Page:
The Raspberry Pi celebrates its fourth birthday

Lead Image © Nastya Bobko,

A Success Story

The Raspberry Pi has been around for four years now, and on March 5, 2016, its birthday was celebrated with a party held in Cambridge, England. We review the history of this British nanocomputer.

The single-board Raspberry Pi came on the UK market about four years ago. At the time, its maker, Eben Upton, thought that around 10,000 of these little computers could be sold. In fact, more than eight million were sold in the 48 months following the first delivery, on February 29, 2012. In the meantime, the number of Rasp Pi owners has only grown [1]. This makes the small computer one of the most successful computers of all time.

Teaching Aid

In 2006, Upton became convinced of the need to teach young people programming skills. At the time he was finishing his PhD at the University of Cambridge and mentoring computer science prospective students. As a schoolboy in the 1980s, Upton had learned computer programming skills using the BBC Micro that was widely available in British schools at that time.

Once he started mentoring, Upton noticed huge gaps in knowledge among the students seeking admission to the Cambridge computer science department. Although they had basic knowledge in web design and HTML, they did not know how a computer functioned or how it looked on the inside. Also, the students were unable to handle either low-level assembly languages or higher-level programming languages.

Upton believed that the excellent academic standards of the Cambridge computer science major could only be preserved if students had more knowledge and experience in computer science. It took three years of work with other concerned colleagues before the Raspberry Pi Foundation came into being. As stated in its incorporation documents, the primary purpose of the foundation is to impart programming skills and additional capabilities for the field of information technology.

From the beginning, it was clear to Upton and his colleagues that theoretical knowledge would not suffice. Information technology needed to be made appealing to young people. Upton hit upon the idea of a small computer that would be similar to the home computers of the 1980s and the early 1990s. He thought students would be interested in tinkering with the devices.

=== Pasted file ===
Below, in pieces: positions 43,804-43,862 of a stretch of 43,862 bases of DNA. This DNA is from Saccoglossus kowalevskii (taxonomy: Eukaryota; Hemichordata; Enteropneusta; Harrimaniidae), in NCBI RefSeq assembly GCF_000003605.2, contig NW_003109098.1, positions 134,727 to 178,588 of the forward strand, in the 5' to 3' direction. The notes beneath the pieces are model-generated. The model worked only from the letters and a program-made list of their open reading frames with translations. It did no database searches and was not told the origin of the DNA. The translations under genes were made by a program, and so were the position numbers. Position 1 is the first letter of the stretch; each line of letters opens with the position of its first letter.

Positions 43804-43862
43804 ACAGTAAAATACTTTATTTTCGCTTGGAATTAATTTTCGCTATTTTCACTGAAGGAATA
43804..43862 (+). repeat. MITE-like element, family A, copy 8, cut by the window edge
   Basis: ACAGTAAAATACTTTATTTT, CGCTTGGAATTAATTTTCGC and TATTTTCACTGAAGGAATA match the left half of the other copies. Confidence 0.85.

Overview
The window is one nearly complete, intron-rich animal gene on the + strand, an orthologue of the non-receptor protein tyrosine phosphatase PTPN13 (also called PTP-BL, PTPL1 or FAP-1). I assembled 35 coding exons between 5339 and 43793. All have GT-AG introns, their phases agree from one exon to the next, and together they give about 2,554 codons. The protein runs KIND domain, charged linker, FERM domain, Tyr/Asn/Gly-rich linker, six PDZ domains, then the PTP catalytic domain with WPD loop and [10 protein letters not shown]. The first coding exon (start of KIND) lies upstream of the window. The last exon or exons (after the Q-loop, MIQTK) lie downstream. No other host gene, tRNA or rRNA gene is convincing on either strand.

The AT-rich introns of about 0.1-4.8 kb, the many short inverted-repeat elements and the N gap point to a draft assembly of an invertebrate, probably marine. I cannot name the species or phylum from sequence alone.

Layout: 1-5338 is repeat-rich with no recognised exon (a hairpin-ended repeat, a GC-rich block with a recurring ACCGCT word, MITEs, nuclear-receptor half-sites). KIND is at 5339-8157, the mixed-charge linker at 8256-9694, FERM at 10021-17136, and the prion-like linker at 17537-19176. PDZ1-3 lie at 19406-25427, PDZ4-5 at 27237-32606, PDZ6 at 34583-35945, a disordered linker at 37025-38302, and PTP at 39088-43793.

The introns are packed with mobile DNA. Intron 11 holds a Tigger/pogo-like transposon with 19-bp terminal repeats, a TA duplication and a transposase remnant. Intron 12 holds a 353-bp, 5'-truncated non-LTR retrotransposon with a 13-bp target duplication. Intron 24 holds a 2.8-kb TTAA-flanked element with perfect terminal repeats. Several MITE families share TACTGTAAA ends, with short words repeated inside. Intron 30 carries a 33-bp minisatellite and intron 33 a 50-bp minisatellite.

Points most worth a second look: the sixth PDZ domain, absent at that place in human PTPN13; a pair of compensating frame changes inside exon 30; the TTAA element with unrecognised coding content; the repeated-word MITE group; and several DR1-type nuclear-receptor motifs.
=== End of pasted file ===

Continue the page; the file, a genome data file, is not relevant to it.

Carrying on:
Thus, the device had to be small, efficient, robust, and easily affordable. The group around Upton also recognized the importance of multimedia capabilities in the hardware. Young people had become accustomed to online multimedia content and would reject a computer that existed merely to be programmed on a console.

At the Wrong Time

Upton and his colleagues worked on developing prototypes from 2006 to 2008. Unfortunately, the protypes all failed during testing. Some were not powerful enough; others had a price tag high enough to drive away many teenagers. In spite of these early setbacks, Upton created the non-profit Raspberry Pi Foundation. The founders included David Braben, from the computer manufacturer Frontier Developments; Jack Lang, a business angel and former Acorn colleague; Pete Lomas, from component manufacturer Norcott Technologies; and Robert Mullins and Alan Mycroft, both from the University of Cambridge.

In 2011, when Upton was employeed by the chip manufacturer Broadcom, he finally made a breakthrough in the development. Broadcom was introducing the chipset BCM2835 for use with smartphones. This chip set was extraordinarily compact in size, while offering the required performance potential to serve as the basis for a small computer. The BCM2835 became the heart of the Rasp Pi Models A, B, B+, Zero, and the Compute module.

The Foundation developed a prototype of the future small computer based on the BCM2835. About the same size as a credit card, the prototype came with all of the necessary connections. The prototype was made possible because of the highly integrated construction technique of the BCM2835. The system on a chip (SoC) contained its own CPU taken from the ARMv6 family, as well as all of the peripherals. This meant that an entire computer could be built from this one chip along with a few other components. The $35 price reflected the simplicity.

The GPIO (General Purpose Input/Output) header is the central element of the single-board computer. These inputs and outputs can be programmed as desired. They let the Rasp Pi control external components from which the Pi can receive signals for internal processing. The GPIO header makes it possible to come up with completely new applications for the little computer in addition to the multimedia and general use for school children.

The foundation arranged for production of 50 prototypes and tested them with various operating systems and desktop environments. It became apparent that the hardware could handle a mature interface like LXDE under Debian Squeeze, which later became Wheezy. Thanks to the implemented GPU, it was even possible to view videos in 1080p resolution without any stuttering. With the success of these tests, the small computer went into production after slight modifications.

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